Add-on and value pricing: How do you set your fees?

In this article I consider add-on pricing (as well as more general pricing strategies) and its merits for accountancy practices.

We arrived, hot and sticky, after an 8 hour journey. Our first action was to refresh and quickly change. The grime of the long journey removed we realised how hungry we were. We weren't thinking about pricing!

There was a grand restaurant attached to the hotel. Too tired to look elsewhere we walked in, scanned the menu and sat down to sate our hunger. On getting the bill we noticed “+ 30% service charge, + 10% local tax”. The flavour left in our mouths no longer tasted as pleasant.

How would you have felt, or was it just me?

The add on was too much!

Perhaps it was because the additional fees (40%) were too high, is that what made it unacceptable? If that’s the case, what level of add on charges are acceptable? 10% is a commonly accepted rate for service charge, yet many people in the UK don’t like it appearing on their bill after a meal. So is 10% too much?

The next morning we headed to the dive centre, to book some dives (we had a few days spare before heading off on a two week expedition living on an boat). As I tried to assess what I thought of the dive centre (isn’t that something you do whenever you meet a potential supplier?), the discussion inevitably turned towards price.

At €45 the price seemed OK for a day on the boat, and I nodded an acceptance. Then came the next bit, plus €2 marine park fees. I fully support the aims of the marine park, and €2 isn’t a lot, but why can’t they just include that into the standard price?

The psychology of add on pricing

I studied pricing for many years in a previous role, and set prices after carefully studying price elasticity for individual stores. Setting prices excites more people than any other subject of marketing, and there are as many views on what is the right answer as people asking the question.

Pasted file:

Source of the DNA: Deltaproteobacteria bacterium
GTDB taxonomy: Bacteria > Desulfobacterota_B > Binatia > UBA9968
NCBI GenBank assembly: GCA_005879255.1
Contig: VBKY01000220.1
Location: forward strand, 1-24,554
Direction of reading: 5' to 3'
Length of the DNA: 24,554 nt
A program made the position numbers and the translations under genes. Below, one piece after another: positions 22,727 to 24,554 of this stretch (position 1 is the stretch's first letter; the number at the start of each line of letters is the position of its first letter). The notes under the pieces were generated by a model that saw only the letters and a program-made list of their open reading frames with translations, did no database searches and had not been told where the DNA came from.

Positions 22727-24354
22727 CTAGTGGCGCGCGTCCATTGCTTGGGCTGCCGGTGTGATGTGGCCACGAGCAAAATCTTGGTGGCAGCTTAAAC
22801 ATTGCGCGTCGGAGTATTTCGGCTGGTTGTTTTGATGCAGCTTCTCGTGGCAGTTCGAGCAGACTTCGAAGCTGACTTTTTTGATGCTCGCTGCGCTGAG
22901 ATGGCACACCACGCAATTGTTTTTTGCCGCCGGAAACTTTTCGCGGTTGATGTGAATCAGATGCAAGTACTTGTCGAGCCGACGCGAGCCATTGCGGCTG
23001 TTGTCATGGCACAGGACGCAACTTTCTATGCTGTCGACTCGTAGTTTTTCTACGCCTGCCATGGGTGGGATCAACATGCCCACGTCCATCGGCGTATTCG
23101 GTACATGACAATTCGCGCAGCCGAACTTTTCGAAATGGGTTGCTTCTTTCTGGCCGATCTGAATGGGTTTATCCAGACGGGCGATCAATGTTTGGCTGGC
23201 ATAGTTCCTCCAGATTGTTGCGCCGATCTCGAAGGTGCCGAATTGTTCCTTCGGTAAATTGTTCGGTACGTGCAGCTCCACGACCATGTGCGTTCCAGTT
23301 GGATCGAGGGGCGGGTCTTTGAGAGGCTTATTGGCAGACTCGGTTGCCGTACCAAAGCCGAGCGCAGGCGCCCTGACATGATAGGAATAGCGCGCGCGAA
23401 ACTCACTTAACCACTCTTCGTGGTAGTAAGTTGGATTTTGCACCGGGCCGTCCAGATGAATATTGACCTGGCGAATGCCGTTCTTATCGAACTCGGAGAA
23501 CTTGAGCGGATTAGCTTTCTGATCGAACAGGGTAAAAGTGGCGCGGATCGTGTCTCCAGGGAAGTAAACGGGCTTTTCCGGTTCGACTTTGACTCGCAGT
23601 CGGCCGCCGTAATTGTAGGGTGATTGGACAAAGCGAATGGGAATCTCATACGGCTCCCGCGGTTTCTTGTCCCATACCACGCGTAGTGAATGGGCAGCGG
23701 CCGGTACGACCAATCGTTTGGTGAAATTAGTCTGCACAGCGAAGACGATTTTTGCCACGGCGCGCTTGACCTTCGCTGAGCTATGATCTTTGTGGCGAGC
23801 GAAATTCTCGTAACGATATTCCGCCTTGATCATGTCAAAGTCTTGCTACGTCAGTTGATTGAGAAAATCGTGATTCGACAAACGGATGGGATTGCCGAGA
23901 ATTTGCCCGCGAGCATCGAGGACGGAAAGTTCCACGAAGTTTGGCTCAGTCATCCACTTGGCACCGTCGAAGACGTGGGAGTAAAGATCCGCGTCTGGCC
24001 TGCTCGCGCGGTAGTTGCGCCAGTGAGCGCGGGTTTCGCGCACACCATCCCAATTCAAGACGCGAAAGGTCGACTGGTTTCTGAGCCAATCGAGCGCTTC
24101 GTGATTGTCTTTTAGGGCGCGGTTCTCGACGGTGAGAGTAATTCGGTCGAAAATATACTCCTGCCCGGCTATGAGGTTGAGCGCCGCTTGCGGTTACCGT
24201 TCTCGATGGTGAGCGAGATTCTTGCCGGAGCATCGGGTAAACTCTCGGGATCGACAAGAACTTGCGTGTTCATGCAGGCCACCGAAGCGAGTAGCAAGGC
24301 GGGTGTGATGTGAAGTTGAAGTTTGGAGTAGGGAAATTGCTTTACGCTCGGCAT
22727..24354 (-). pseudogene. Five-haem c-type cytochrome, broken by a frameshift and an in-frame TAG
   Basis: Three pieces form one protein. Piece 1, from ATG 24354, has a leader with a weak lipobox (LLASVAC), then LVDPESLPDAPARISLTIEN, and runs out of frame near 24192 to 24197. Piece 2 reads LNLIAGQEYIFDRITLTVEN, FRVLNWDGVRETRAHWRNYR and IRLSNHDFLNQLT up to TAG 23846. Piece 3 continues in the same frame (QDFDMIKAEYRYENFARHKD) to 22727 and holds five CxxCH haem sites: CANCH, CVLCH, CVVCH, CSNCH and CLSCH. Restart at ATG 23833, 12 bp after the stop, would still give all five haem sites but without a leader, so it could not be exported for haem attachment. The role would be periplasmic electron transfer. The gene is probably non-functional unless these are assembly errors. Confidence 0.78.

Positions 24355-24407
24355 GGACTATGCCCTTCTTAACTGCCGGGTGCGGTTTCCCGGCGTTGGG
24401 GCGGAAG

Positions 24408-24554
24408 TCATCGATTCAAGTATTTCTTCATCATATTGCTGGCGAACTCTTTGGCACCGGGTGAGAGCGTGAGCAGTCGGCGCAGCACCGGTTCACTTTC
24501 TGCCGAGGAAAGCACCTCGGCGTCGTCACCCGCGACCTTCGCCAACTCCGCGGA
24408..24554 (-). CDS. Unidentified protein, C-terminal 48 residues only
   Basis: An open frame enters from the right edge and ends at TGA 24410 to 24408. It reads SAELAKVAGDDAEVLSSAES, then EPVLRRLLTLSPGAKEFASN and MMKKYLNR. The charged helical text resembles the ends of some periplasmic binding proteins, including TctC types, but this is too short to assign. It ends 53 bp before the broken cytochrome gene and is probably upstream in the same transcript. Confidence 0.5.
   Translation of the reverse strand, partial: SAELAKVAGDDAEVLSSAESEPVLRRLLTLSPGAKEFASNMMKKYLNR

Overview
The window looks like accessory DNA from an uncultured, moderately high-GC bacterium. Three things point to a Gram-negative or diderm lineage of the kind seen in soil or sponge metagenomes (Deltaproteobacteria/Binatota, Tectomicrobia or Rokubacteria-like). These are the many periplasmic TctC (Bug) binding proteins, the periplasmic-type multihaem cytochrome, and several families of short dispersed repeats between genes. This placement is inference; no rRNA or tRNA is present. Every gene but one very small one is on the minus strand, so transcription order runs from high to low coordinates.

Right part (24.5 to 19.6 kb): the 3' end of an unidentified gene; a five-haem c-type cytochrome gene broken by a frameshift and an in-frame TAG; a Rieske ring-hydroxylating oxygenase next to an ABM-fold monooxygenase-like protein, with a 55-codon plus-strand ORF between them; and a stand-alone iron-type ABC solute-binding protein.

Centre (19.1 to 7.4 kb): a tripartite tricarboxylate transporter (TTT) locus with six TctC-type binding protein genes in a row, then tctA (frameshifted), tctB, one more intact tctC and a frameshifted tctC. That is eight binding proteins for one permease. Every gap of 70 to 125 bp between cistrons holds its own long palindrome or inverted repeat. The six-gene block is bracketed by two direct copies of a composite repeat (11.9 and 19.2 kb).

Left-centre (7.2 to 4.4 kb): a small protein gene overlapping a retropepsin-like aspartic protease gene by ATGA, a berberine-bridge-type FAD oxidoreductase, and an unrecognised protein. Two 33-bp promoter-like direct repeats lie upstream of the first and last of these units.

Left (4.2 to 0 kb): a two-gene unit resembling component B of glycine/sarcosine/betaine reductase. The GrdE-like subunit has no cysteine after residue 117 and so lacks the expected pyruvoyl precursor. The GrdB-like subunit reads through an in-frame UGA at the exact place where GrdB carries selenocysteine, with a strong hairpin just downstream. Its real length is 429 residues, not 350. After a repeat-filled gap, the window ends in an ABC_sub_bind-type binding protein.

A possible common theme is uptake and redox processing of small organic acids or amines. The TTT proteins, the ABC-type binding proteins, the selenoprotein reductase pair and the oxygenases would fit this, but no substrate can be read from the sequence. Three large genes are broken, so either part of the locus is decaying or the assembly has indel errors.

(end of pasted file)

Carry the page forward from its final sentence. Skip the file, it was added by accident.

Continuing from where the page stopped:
As you think about it, logically, you know adding amounts to the quoted price is about sounding cheaper.  That implies that in my examples they were trying to appeal to price sensitive customers.

Why do so many people charge for additional elements to their fees, thereby masking the true price? Because they get more sales, or because they are able to tune the price to client needs?

But there are other responses.

The reason I chose my supplier is because there was no ambiguity about the fees I would be paying.

That’s a common statement, and increasing numbers of people make it in our internet driven world. How do you feel about it? If that helps you stand above a market of confusion pricing, where the unstated belief is that fees are kept high by making the pricing opaque, then a clear statement makes sense.

I agree the fees with my client only after we have discussed what they need and the value of it to them

Value based pricing makes a lot of sense, potentially for both sides. The debate is about a fair share and perhaps of “growing the cake” rather than wanting a bigger slice of the cake.

But are you adding value, or simply doing standard (compliance) work?

Our clients choose from a menu of services on the website

If one accountant charges £120 per month, is that good or bad? What if that’s excluding the price for the cloud accounting package? Does that imply you are looking for price sensitive clients? Does a menu encourage clients into a discussion, where you can detect their real needs, or simply attract price driven companies?

Types of pricing.

There are three common fee setting mechanisms:

  1. Cost plus
  2. Competition
  3. Value

Perhaps the only conclusion is that the way you set your fees depends on the type of market you’re operating in, who you want to attract and the value you put on yourself.

The trouble is for many accountants that’s not true.For many accountants price the way they always have, and that stems from when they were desperate to attract clients, they haven’t really thought about changing their fee structure since. Have you?

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